CPUsage – Get Paid for Your Computer Processing Power & Bandwidth

UPDATE September 8th 2013 – CPUsage ended their partner program which offered computer owners the ability to get paid for their idle computer processing power. They are no longer supporting the software or accepting signups.

Millions of computers are currently sitting idle, burning electricity while people are sleeping or away at work.

What if your computer could pay you while you are not using it?

Well, now it can.

CPUsage  offers computer owners the ability to get paid for use of their computer processing power.

The process is pretty straight forward. You simply install a small program on your computer.

CPUsage Shared Public Processing Power

When your computer is running but is not in use, CPUsage sends small computational tasks and you are given points for the amount of time it takes your computer to process these tasks successfully.

You can then redeem your points for cash or rewards (i.e. gift cards, a new computer, etc.).

The small computational tasks actually serve a larger purpose. Institutions that would have otherwise rented an expensive supercomputer for their computer processing needs now have a new and rather economical alternative that scales beautifully.

The power of your home computer and millions of others across the world can now be utilized to find a cure for cancer, crawl the web for compilations of important information, or even encode video for a Hollywood movie.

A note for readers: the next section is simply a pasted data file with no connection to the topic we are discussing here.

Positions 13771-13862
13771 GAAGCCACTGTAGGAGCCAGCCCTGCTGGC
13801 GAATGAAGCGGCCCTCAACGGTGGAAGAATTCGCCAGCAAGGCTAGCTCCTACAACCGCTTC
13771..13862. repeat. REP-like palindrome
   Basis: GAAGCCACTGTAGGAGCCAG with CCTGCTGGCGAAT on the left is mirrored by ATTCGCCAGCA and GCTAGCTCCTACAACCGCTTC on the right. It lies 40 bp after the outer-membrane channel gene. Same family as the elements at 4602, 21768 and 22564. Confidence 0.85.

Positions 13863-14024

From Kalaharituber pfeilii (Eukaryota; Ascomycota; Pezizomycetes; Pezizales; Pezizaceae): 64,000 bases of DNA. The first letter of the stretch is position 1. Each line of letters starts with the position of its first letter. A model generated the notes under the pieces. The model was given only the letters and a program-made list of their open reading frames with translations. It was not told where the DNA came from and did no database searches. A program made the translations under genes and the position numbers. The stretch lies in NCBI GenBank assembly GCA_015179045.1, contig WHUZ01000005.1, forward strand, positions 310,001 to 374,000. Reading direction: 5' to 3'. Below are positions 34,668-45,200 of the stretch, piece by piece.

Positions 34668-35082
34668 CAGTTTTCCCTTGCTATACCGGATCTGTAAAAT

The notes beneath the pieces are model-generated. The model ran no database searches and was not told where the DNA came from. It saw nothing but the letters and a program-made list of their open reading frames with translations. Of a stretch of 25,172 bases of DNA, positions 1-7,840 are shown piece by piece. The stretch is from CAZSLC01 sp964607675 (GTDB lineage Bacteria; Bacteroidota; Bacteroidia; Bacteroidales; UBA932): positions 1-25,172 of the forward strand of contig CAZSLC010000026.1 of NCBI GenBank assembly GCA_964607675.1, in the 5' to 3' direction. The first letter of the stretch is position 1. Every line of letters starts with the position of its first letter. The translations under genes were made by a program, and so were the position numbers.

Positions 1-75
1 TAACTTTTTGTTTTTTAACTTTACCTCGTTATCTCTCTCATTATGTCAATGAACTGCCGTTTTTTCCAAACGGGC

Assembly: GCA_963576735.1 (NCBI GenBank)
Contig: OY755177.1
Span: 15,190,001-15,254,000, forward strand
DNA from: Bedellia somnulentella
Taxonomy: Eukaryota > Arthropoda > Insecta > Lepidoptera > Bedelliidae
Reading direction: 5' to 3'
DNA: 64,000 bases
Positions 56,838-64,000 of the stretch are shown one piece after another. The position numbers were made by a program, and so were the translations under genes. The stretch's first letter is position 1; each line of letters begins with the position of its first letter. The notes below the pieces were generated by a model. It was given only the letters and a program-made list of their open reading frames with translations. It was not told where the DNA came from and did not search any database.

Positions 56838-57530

Pretty neat stuff!

Don’t get too excited yet. I signed up for CPUsage on September 30th and have yet to be accepted into the program.

Here is the canned email response I received shortly after registering:

“Thank you for your request for a partner invite!

In order to best serve our customers, we must maintain a delicate balance between the number of partners or “Compute Providers” we have with the customer demand. Your request is in our system and we will send you an invitation as soon as we are ready to take on more partners.

Thank you,

This means one of two things. Either CPUsage can not find companies interested in their offering of public computer processing power, or they simply can’t keep up with the demand of people who want to get paid for neglecting their computer.

Either way, CPUsage has definitely created a buzz with their concept of public shared computer processing power and I’m sure they will continue to grow as their business model gains popularity.

What do you think?

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